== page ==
• @Cascabel, despite the lengthy answer, you're right: the question is simply off-topic.
    – JEL
    Commented Jan 23, 2017 at 21:12
  • 1
    @Cascabel, I looked for one without success. I'm don't think there is an SE forum, although many splendid folklore forums do exist.
    – JEL
    Commented Jan 23, 2017 at 21:16
  • 3
    I think that questions like this one are legitimate insofar as they involve literary or folk allusions. For example, a person might say, "He's looking as uneasy as a jaybird on Friday morning," and someone else might wonder what the expression means. It isn't an idiom per se, and it isn't used as a common simile in that form. But it is nevertheless meaningful as a simile built on an allusion to a folk belief. I think that kind of question is on topic because it inquires into the richness of the language. Another tie-in might be to regional English. But I recommend using the "allusion" tag.
    – Sven Yargs
    Commented Jan 24, 2017 at 4:59

Jaybird features heavily in African American folklore and is said to be a servant of the Devil1.

A story from Folk Beliefs of the Southern Negro (1926) by Newbell Niles Puckett should help us understand better (Page 549):

Every Friday the jaybird.. [visits] hell to take kindling, sand, or a drop of water to the devil. Some say that this grain of sand is a ransom for the souls in hell, who cannot be released until all the sand on the surface of the earth has been carried below; while others take the view that the jaybirds sold themselves to the devil at one time for an ear of corn, and are obliged to take sticks and sand to him every Friday to make his fire hot.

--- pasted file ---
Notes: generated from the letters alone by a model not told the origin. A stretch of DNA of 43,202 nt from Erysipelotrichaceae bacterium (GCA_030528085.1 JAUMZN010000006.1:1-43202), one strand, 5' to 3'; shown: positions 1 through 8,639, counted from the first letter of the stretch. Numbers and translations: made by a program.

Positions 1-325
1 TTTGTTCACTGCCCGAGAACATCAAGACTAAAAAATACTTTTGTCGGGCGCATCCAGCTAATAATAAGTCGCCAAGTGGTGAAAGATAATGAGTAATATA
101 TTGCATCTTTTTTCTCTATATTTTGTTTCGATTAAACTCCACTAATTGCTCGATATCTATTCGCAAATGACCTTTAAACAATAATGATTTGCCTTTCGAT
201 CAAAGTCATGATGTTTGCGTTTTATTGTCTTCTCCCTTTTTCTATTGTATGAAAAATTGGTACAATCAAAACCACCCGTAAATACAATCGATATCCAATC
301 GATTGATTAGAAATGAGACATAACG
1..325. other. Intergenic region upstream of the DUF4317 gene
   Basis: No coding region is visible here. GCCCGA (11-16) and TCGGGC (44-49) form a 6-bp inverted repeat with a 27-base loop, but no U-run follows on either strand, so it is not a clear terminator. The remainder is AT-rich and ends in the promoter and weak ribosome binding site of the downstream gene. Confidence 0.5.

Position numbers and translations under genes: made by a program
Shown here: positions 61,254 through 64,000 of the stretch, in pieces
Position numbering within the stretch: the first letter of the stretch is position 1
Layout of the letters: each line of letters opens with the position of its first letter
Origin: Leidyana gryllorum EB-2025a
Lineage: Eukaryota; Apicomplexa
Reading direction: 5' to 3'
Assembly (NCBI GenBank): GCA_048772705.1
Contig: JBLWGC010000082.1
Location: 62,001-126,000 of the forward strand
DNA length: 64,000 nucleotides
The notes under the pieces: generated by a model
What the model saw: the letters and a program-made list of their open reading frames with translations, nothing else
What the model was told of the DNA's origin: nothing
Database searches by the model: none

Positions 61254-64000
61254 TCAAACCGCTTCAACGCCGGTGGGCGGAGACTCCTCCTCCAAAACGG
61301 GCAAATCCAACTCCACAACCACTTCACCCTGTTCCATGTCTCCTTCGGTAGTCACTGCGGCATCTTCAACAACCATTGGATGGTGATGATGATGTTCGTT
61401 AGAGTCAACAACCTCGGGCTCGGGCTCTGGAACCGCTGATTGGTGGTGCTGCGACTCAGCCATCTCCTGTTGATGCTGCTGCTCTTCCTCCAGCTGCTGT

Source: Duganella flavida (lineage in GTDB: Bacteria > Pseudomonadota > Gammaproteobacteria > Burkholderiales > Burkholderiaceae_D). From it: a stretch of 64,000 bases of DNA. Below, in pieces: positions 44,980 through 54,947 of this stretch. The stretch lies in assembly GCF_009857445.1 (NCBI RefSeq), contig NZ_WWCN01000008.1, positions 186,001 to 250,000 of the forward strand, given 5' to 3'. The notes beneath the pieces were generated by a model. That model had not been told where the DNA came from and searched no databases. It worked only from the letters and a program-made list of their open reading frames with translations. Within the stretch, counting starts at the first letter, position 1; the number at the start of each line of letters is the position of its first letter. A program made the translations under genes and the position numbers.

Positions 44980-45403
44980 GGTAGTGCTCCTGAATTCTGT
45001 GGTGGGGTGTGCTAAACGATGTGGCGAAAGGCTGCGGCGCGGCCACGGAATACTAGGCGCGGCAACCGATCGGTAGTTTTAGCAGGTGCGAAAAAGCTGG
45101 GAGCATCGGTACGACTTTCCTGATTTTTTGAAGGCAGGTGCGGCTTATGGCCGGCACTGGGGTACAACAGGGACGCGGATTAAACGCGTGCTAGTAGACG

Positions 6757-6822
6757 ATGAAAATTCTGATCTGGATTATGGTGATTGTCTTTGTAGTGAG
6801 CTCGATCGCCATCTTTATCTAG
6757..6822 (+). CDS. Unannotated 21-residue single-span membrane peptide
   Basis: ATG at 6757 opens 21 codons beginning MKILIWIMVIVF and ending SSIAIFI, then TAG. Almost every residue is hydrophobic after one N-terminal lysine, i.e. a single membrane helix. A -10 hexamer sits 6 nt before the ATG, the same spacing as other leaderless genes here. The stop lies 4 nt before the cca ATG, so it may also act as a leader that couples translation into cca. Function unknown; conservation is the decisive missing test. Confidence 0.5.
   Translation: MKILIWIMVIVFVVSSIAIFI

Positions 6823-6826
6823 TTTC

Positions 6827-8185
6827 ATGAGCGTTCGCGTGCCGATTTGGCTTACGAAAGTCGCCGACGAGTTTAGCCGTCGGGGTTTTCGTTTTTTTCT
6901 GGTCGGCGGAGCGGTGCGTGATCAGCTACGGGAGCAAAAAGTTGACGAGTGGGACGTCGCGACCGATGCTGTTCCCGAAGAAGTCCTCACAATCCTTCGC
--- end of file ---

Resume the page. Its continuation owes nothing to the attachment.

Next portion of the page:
According to bookdrum.com,

Though most sources state that the bird returns to earth on a Saturday (which April 8th 1928 was), Faulkner, it seems, was familiar with some variant of this myth, for on p. 228 Luster instructs the jaybirds to “Git on back to hell, whar you belong to. Tain’t Monday yit”.

Oldest example Google gives is from 1892; Journal of American Folklore - Volume 5 (Page 111)

Jaybirds go down to hell every Friday with a grain of sand.


This concept is mentioned in the June 1857 issue of De Bow's Review, at page 633:

There may be some, particularly in Boston, who will not believe these facts, but let them come and see, and if they will do neither, let them take the jay bird's Friday flight and see their relations.

(This article is by an Alabama dental surgeon basically saying that northerners who don't acknowledge how well-off Negro slaves are, should go to hell.)

A July 1877 Harper's article specifies when exactly the jays go to the bad place:

at precisely one minute past one o'clock Friday morning the birds start for the infernal regions

  • Nice find. How did you find this earlier reference? Judicious google books searching?
    – Mitch
    Commented May 2, 2017 at 15:49
  • @Mitch right, I just searched (jay bird Friday) in google books.
    – DavePhD
    Commented May 2, 2017 at 16:02